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Wounded Auburn-area Army veteran awarded free Las Vegas house

Afghanistan War vet Tyler Steinle travels to New York to accept ceremonial key at Jets game
By: Gus Thomson, Journal Staff Writer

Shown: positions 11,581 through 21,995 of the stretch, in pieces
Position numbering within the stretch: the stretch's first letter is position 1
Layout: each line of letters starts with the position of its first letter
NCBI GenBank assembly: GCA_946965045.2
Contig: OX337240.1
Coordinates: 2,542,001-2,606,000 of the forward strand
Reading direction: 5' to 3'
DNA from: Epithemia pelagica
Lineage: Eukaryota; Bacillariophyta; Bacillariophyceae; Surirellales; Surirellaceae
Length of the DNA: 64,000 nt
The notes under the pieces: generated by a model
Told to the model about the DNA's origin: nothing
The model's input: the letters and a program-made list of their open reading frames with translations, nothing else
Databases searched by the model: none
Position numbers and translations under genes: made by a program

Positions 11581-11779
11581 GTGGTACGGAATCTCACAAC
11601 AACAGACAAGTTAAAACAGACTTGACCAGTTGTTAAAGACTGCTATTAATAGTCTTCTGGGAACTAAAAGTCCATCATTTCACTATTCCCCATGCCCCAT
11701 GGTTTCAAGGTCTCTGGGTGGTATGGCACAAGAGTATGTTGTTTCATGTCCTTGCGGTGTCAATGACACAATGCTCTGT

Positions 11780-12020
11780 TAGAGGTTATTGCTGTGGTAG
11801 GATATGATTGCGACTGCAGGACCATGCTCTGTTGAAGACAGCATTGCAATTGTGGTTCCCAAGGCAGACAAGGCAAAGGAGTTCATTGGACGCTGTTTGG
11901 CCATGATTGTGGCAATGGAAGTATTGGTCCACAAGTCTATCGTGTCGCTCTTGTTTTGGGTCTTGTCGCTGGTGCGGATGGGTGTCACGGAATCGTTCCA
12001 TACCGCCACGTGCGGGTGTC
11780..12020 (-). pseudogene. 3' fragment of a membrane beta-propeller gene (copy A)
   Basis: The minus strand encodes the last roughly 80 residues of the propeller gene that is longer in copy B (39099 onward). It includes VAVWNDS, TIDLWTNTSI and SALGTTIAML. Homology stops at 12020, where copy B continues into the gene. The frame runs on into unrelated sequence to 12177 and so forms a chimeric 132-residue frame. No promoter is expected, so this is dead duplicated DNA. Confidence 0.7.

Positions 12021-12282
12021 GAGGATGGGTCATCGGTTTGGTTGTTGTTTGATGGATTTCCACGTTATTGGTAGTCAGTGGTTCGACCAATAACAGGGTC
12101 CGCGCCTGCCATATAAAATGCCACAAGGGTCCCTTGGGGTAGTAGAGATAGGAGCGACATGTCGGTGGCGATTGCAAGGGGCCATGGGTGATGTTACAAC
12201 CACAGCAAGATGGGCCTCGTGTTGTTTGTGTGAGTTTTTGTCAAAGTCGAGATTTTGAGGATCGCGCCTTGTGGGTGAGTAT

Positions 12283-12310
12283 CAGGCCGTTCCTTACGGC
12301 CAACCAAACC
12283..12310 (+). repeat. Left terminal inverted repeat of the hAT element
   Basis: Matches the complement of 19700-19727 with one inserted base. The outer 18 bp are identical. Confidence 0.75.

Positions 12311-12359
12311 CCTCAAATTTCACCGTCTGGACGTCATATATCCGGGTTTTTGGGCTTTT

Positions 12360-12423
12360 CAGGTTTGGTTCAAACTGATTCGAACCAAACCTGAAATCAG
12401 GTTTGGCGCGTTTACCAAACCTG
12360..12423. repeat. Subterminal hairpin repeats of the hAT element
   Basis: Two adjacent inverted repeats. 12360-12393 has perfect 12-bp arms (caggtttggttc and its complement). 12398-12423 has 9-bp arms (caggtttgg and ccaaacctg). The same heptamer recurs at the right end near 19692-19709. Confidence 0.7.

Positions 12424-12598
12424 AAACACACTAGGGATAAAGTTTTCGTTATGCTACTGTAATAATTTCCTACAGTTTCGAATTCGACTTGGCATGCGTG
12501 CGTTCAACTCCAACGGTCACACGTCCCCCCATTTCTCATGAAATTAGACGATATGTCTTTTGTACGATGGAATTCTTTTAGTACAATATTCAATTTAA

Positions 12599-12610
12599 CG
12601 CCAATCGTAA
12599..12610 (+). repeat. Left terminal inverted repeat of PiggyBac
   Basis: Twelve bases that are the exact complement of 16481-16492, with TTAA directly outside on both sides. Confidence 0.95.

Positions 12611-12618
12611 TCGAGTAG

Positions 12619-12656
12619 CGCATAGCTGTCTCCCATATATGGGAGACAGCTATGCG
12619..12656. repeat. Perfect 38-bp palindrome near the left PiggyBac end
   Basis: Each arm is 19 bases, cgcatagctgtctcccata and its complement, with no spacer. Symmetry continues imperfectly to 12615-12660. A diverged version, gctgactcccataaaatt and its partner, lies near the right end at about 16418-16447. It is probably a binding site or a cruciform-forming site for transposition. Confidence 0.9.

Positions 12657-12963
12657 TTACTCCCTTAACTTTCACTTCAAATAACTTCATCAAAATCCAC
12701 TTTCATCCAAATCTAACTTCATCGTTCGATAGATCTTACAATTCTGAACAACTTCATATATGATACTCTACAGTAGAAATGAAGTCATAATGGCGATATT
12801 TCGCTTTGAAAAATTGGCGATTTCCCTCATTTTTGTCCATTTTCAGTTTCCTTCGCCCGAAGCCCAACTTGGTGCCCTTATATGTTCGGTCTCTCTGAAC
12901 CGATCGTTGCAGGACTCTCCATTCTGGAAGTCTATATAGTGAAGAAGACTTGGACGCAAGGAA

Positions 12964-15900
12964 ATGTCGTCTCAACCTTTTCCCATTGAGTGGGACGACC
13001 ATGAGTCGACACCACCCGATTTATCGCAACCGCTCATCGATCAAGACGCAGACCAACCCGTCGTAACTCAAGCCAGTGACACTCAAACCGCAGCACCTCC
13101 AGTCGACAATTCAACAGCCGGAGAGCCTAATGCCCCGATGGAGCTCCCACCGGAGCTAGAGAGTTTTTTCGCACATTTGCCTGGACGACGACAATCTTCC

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Christian Valley resident Tyler Steinle returned from a Jets game in New York this weekend with a new home in Las Vegas. An Army veteran of the Afghanistan War, Steinle was awarded the home during a timeout in Sunday’s New York Jets game at MetLife Stadium, weeks after he signed up for the chance at receiving a mortgage-free house with the non-profit Military Warriors Support Foundation. The San Antonio foundation is working with Chase Bank to place veterans who have been wounded in action into homes throughout the U.S. If Steinle remains in the house for three years and takes part in a financial mentoring program, he’ll be given the deed. Steinle – married and the father of two pre-school-age children – said Wednesday that he had heard about the possibility of finding a home through an old Army buddy in Texas, who had already benefited from the program. Steinle, 27, said he learned of the award Dec. 5 – about two weeks after he applied. On Friday, he was on his way to the Jets game with his wife, Ashley, to accept a giant key in front of Jets fans. By Tuesday, he was back in the rented Christian Valley home he has lived in for the past year, still amazed at a miraculous chain of events. “They’re renovating the house and we’ll be leaving in 60 to 90 days,” Steinle said. “We’re in the process of tying up loose ends and packing up.” Steinle grew up in Nevada County and served a 13-month tour of duty in Afghanistan with the Army Infantry’s 101st Airborne in 2008-09. A specialist E4, he was in a convoy that the Taliban was able to get close to with a vehicle painted to look like it was part of the Afghan military. “It was packed to the roof with propane and explosives,” Steinle said. “It hit our vehicle head-on.” Retiring with a leg injury as well as suffering from post-traumatic stress disorder and prolonged effects of a concussion from the attack, Steinle came home to the Auburn area where most of his family lives. Chase Bank, meanwhile, started a program this fall that will eventually place 1,000 veterans and their families in foreclosed, bank-owned homes. The Las Vegas house Steinle chose from several is a four-bedroom home measuring more than 2,000 square feet. It was valued at about $350,000 before housing prices dropped, he said. Chase Bank spokeswoman Eileen Leveckis said Wednesday that the home awards will be made through partners like Military Warriors Support Foundation. “We feel the men and women in the military protect our country every day and deserve special benefits for what they give to us,” Leveckis said. Steinle said the requirements were that he had to be a veteran from either the Iraq or Afghanistan campaigns and have been wounded in combat. Preference is being given to retired soldiers with a Purple Heart medal, he said. Recipients also cannot already own their own home. For Steinle and his family – which includes year-old son Bentley and 3-year-old daughter Kandra – the program has been a game changer. “Getting a mortgage-free home means we (both are taking post-secondary school classes in Roseville) can focus on our schooling,” Steinle said. “Other than getting my disability pay, it has been hard paying bills. There have been lots of bills. This is awesome and overwhelming. Everything’s happened so quickly.”